Short stories. I’m not a fan. Let me clarify: Of reading them? Yes, absolutely. Of writing them? I can’t stand them.
I shouldn’t say I can’t stand them, more like I don’t feel like I’m particularly good at writing them. I struggle with short stories. I tend to think and write in a long-form setup. I’m a wordy bastard. I know guys who can write some incredible, meaningful and inspiring short stories. Guys who use short stories as their bread and butter. I’m in awe of those writers, because they make it look so easy, while I struggle and have blood pour out of my eyes when I’m writing something short. 8 pages isn’t a lot of real estate…
Now, all of that said: I’ve written an awful lot of short stories. Here’s the list. Because I know you wanted to know.
- “Miasma” – in the anthology Weird Zombie Horror, illustrated by Lee Lightfoot.
- “Living Dead” – in the Oxymoron volume 1 anthology, illustrated by Carl Yonder.
- “Unit 731” – in FUBAR volume 2, Empire of the Rising Dead, illustrated by Carl Yonder.
- “Breakneck: The Last Day of the Ghostwalker” in the anthology Ignition volume 1, illustrated by Michael Tyler.
- “Apes With Uzis: The Package” in the 215 Ink 2012 Free Comic Book Day flipbook, illustrated by Peebo Mondia.
- “Breakneck: The Secret Origin of Captain Stone”, currently unreleased, illustrated by Carl Yonder.
- “Aches and Pains” in the anthology Ignition volume 1, illustrated by Noel Tuazon.
- “Leo Cosmos” in the anthology Ignition volume 1, illustrated by Carl Yonder.
- “The Legend of Mose the Fireboy” in FUBAR volume 3, American History Z, illustrated by Eric Spohn.
- “Capacity”, currently unreleased, planning to submit to Challenger Comics, illustrated by, you guessed it, Carl Yonder.
- “Breakneck: A Punchup at a Wedding (aka the Origin of Ethan Shade)”, currently unreleased, illustrated by Allen Byrns.
- “Unring the Bell” in the anthology Ignition volume 1, illustrated by Jerome Eyquem.
Twelve short stories…wow, that’s actually not that much at all. But five of them were illustrated by Carl! Carl’s really my most trusted collaborator. We’re on the same wavelength when it comes to creating comics, which is why we work together so often.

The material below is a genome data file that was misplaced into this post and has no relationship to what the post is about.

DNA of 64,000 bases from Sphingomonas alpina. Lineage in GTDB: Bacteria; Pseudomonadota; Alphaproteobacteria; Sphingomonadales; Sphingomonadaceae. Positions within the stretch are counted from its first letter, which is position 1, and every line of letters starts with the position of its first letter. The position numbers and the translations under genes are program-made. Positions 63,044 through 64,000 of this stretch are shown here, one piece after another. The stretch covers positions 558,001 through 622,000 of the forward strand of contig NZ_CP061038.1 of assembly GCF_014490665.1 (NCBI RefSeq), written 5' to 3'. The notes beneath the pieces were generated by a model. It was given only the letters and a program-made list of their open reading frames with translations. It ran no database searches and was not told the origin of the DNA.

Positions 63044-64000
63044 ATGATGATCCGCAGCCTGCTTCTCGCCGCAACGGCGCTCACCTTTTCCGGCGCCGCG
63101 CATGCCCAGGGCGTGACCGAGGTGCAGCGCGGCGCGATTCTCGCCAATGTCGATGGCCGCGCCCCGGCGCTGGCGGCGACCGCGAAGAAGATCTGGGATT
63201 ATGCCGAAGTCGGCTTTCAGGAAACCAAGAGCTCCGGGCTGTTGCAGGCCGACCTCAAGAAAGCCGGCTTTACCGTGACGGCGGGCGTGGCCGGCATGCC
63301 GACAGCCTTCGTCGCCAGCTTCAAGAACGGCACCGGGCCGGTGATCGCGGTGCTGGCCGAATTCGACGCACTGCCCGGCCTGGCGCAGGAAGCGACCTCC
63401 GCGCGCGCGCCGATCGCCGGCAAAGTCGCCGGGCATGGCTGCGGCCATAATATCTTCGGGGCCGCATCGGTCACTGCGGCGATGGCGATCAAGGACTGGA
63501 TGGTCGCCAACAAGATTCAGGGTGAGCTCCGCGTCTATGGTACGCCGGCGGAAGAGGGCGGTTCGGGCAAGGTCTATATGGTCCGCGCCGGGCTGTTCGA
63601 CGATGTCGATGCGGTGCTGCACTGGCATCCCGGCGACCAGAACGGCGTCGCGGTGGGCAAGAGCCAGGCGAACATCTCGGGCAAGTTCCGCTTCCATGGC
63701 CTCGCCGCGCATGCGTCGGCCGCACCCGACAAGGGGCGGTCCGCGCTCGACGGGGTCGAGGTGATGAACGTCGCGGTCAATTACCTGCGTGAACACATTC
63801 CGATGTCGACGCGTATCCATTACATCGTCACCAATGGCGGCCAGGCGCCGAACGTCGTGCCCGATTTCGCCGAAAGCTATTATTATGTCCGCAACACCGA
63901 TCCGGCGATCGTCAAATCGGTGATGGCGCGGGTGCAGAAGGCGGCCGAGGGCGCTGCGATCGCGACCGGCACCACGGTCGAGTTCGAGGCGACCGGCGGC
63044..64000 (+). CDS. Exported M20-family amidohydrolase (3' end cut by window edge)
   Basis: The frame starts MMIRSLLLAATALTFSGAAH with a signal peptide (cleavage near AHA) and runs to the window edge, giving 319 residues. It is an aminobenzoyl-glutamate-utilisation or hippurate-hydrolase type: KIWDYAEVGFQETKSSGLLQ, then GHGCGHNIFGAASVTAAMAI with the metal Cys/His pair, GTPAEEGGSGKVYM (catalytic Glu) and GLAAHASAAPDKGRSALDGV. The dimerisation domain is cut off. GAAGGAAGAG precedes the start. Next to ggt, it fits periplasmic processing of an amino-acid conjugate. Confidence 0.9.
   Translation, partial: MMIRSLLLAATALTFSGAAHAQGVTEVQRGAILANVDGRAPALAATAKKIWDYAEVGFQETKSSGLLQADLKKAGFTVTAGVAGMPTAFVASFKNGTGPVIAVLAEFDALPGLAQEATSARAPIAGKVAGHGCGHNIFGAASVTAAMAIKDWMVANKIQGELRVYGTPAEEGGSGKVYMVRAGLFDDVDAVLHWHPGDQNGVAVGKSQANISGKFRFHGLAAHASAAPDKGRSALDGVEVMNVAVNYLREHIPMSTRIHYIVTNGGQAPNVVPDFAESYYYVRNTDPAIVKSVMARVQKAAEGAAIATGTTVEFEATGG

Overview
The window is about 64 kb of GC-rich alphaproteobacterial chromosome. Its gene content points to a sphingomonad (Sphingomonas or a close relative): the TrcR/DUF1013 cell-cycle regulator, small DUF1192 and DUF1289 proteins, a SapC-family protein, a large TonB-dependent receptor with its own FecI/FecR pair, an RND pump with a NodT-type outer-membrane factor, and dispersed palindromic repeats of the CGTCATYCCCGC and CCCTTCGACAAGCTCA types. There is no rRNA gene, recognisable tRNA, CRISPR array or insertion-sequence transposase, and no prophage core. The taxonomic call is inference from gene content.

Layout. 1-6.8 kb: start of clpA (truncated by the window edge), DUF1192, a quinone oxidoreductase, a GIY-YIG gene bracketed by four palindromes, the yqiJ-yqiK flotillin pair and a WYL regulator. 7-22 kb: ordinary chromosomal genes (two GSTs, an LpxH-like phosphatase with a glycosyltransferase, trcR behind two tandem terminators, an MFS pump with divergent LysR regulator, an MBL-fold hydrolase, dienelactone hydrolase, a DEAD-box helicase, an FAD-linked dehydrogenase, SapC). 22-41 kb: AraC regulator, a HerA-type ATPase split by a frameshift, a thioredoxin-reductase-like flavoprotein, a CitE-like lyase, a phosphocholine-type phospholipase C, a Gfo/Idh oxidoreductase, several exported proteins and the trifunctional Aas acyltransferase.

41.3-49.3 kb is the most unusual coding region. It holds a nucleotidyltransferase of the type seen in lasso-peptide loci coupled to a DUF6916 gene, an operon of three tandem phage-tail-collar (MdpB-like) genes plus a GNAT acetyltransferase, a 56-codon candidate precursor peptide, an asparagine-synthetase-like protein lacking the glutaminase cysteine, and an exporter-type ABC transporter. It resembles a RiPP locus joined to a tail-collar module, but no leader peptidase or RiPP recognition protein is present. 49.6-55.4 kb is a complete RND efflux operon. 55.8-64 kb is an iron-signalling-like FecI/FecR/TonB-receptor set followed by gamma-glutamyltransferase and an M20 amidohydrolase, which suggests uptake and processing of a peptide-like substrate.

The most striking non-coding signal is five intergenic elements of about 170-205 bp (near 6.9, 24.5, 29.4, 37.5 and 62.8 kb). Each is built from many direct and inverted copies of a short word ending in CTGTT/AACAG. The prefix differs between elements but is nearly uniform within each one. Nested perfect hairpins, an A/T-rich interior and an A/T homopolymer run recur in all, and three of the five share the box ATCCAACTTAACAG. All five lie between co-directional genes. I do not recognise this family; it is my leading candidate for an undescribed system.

I think that’s all of them. So far, nine of the twelve have been published (or are soon-to-be-published). There’s the one story that’s going to be submitted to Challenger, and the other unreleased Breakneck shorts will be used…somewhere. Just not quite sure yet.
Another thing I should point out: both Aches and Pains and Capacity were originally going to be much longer stories. I’d plotted them both out to 3-4 issues apiece. The shorts, as they exist now, were originally introductory scenes to the longer form story. But once in a while, I’ll write one of those opening scenes…and realize I don’t need to go any farther. What I’ve written stands nicely on its own.
It’s not always like that, though. When I’m asked to specifically write a short story, my eyes cross, my brain starts to eat itself, and I end up extremely frustrated, punching the computer in the face until it gives me eight pages of story, instead of the 80 pages of story I normally want to write.
I think there’s an art to the short story, and it’s one I just have not mastered. I’m going to challenge myself, though, and work on some more shorts – but I’m going to set those shorts within some of my longer stories. Like, I’ll write a couple of shorts based on the Long Gone universe, take a look at a couple of other characters. Writing the Breakneck shorts, that was a lot of fun. And I’m already familiar with my own stories (naturally), so expanding on them shouldn’t prove all that difficult. And it gets me back into those stories again.
Maybe a Long Gone anthology could become a thing…
Anyway, my hat is tipped to those writers who can see an eight-page story and know exactly how it will start, middle, and end. I can do that…when it’s sixty or eighty pages.
Just need more practice.
Do yourself a favor and go listen to “Burn, Piano Island, Burn” by the Blood Brothers. You’re welcome.